Wharf Police Building

102 Quay Street, Britomart Place And Tyler Street, Auckland

  • Wharf Police Building (aka Brew on Quay), 102 Quay St, Auckland. Image courtesy of ‘Sir George Grey Special Collections, Auckland Libraries Record ID 1477-2511.
    Copyright: Auckland Libraries . Taken By: Brian Cairns. Date: 9/12/2010.

List Entry Information

List Entry Status Listed List Entry Type Historic Place Category 1 Public Access Private/No Public Access
List Number 4575 Date Entered 27th July 1988 Date of Effect 27th July 1988


Extent of List Entry

Extent includes the land described as Lot 1 DP 366067 (RT 485302), North Auckland Land District, and the building known as the Wharf Police Building thereon, and its fittings and fixtures.

City/District Council

Auckland Council


Auckland Council

Legal description

Lot 1 DP 366067 (RT 485302), North Auckland Land District


This building is an important remnant of Auckland's industrial and commercial history, and of the town's role as the only producer of refined sugar in New Zealand. Surviving in a remarkably intact condition, the single-storey structure was erected as the head office of the New Zealand branch of the Colonial Sugar Refining (CSR) Company in 1903, on newly reclaimed land between the docks and railway line. The Australian-based company had established their only industrial works in the country, now known as the Chelsea Sugar Refinery, on the other side of the Waitemata Harbour in 1884. The refinery processed cane sugar from Fiji and elsewhere, producing finished products such as refined sugar, treacle and molasses. Many of these goods were transported across the harbour to Auckland, and stored in the CSR Company Building for further distribution.

The building was designed by the architect Charles Arnold in conjunction with the CSR Company headquarters in Sydney, and was constructed largely of brick. The Australian origins of the parent company are reflected in the use of Sydney sandstone for ornamental detail. The layout initially included rooms for a manager and accountant at the front, while a sugar store and enclosed yard were located to the rear. Sugar was brought across from the refinery three times a day in lighters for temporary safekeeping in the compound, before being distributed via a cart entrance in its eastern wall. Virtually all of its original internal features still survive, including unusual elements such as an ornately carved front counter. The building's function became redundant with the construction of the Auckland Harbour Bridge in the late 1950s, when road distribution was carried out directly from the refinery. Vacated by the CSR Company in 1960, the office was subsequently occupied by the wharf police, who installed cells. The police vacated the building in the 1990s, and it has since been in occasional use as a commercial office.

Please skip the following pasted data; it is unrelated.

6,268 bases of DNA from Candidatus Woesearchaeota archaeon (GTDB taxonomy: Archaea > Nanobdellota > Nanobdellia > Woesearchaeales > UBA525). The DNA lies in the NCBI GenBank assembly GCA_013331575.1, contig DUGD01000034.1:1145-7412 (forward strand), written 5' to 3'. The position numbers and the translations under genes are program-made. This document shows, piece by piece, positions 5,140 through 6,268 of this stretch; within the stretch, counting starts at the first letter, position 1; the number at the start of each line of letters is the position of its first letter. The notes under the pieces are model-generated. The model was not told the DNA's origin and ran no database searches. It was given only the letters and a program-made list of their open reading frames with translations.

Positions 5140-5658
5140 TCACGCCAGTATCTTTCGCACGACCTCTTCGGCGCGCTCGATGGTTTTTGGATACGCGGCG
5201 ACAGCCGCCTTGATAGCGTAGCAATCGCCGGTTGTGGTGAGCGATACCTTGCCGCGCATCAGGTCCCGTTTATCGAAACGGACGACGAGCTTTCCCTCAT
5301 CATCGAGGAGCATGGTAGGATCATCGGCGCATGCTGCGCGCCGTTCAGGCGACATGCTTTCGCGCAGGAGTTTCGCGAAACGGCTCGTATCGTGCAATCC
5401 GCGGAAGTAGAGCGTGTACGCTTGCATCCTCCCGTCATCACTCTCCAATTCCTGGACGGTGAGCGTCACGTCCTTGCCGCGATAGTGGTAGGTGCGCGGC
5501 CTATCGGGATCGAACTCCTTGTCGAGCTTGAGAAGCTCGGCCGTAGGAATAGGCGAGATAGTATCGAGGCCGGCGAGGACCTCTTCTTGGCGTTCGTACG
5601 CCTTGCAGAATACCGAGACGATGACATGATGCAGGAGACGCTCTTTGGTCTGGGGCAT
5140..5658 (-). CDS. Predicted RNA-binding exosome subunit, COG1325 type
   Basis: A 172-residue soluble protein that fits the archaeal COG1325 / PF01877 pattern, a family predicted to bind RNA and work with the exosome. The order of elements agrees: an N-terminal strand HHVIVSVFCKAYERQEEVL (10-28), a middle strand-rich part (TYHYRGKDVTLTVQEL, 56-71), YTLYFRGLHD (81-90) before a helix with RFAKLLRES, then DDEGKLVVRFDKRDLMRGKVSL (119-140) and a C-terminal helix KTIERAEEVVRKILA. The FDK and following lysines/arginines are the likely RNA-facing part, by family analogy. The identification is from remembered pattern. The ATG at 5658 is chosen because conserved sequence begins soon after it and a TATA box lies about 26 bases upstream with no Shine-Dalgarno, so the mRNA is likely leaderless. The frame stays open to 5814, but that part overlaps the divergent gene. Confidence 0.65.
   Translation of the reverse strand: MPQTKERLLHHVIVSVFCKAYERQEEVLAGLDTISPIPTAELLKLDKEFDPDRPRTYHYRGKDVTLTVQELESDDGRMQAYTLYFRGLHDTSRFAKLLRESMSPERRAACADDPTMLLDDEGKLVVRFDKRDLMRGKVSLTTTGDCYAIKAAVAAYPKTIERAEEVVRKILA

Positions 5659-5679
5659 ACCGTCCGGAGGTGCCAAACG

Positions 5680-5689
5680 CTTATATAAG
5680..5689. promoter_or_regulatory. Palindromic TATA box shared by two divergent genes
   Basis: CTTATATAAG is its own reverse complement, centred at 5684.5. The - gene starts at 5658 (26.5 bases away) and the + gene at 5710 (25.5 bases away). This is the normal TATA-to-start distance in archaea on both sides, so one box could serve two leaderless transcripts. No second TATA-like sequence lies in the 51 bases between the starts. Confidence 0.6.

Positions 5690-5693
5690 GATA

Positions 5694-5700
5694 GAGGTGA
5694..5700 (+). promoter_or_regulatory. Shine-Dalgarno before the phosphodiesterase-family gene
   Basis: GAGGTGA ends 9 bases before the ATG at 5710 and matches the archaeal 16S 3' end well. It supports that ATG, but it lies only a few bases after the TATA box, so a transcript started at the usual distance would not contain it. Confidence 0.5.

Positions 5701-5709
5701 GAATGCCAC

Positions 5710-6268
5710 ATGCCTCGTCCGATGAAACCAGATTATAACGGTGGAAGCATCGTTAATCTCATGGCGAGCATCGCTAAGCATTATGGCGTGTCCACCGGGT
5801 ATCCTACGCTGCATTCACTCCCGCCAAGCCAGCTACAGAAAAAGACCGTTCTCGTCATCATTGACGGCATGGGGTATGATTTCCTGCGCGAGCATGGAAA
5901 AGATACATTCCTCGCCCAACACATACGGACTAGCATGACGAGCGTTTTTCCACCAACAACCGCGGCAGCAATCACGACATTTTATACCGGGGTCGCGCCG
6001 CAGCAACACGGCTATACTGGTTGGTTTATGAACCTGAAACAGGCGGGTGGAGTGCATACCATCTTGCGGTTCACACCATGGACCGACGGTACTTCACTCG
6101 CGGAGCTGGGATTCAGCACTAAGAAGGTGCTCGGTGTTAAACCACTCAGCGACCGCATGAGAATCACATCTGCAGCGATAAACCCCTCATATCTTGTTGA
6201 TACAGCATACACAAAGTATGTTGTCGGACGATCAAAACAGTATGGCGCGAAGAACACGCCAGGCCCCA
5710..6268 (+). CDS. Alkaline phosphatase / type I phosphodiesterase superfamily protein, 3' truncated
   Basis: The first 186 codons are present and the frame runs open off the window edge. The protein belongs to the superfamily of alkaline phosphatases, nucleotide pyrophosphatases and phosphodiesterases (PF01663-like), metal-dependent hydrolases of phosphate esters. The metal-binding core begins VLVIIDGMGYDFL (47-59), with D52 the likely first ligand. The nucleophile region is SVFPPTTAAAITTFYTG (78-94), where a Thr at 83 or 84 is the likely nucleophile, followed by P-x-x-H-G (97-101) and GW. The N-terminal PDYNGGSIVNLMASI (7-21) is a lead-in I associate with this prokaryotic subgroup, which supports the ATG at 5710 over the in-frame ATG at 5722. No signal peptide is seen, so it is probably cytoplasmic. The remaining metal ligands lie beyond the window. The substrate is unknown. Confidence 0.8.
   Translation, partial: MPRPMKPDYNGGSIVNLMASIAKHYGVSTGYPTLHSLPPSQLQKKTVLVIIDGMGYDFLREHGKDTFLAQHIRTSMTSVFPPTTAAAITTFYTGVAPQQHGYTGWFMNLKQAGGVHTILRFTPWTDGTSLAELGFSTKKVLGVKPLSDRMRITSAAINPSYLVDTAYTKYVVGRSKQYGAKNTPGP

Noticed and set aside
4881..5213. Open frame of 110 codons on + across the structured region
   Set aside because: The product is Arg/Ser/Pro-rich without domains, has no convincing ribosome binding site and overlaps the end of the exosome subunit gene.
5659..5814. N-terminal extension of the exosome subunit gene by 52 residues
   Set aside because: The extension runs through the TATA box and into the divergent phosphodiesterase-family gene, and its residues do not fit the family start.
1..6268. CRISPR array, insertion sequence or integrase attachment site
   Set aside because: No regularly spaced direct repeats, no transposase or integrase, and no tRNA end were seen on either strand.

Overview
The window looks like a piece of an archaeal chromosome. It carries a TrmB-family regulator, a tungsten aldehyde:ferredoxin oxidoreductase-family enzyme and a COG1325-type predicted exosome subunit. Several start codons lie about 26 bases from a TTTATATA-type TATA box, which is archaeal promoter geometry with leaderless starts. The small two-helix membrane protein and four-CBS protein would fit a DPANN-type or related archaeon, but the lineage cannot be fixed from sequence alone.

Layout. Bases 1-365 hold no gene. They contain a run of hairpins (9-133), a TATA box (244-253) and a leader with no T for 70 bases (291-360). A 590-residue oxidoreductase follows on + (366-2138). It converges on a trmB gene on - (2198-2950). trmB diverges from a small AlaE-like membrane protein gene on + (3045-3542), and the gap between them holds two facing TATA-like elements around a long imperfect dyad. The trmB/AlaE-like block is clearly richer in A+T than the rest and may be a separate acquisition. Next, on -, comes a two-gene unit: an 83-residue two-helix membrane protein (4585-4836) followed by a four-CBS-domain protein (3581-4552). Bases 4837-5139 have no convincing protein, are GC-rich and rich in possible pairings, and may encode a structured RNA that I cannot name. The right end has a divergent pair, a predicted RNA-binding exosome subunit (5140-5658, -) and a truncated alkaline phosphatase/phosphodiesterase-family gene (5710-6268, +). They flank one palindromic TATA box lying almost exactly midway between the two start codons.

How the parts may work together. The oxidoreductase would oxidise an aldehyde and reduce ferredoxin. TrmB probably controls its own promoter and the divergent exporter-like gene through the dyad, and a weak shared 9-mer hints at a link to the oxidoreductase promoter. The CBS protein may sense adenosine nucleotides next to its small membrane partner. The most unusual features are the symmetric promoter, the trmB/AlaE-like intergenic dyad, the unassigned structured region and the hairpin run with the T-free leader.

The Wharf Police, or CSR Company, building is significant for its links with the colonial sugar industry, and is the only known early twentieth-century office with such connections in New Zealand. The sugar industry had a major impact on nineteenth-century settlement in the Pacific, and formed an important part of colonial trade. The building reflects New Zealand's developing role as a processor of raw materials from other countries, and its connection with Australian industries. The structure is important as part of a wider historic land- and waterscape, with the CSR Company refinery and grounds surviving as industrial sites across the Waitemata Harbour. The building interior is extremely significant for its well-preserved nature, offering insights into the organisation and appearance of the early twentieth century workplace. Its use as a wharf police station is of value to the history of law and order, reflecting the continuing use and importance of Auckland as a commercial port.


Construction Professionalsopen/close

Arnold, Charles

Charles Le Neve Arnold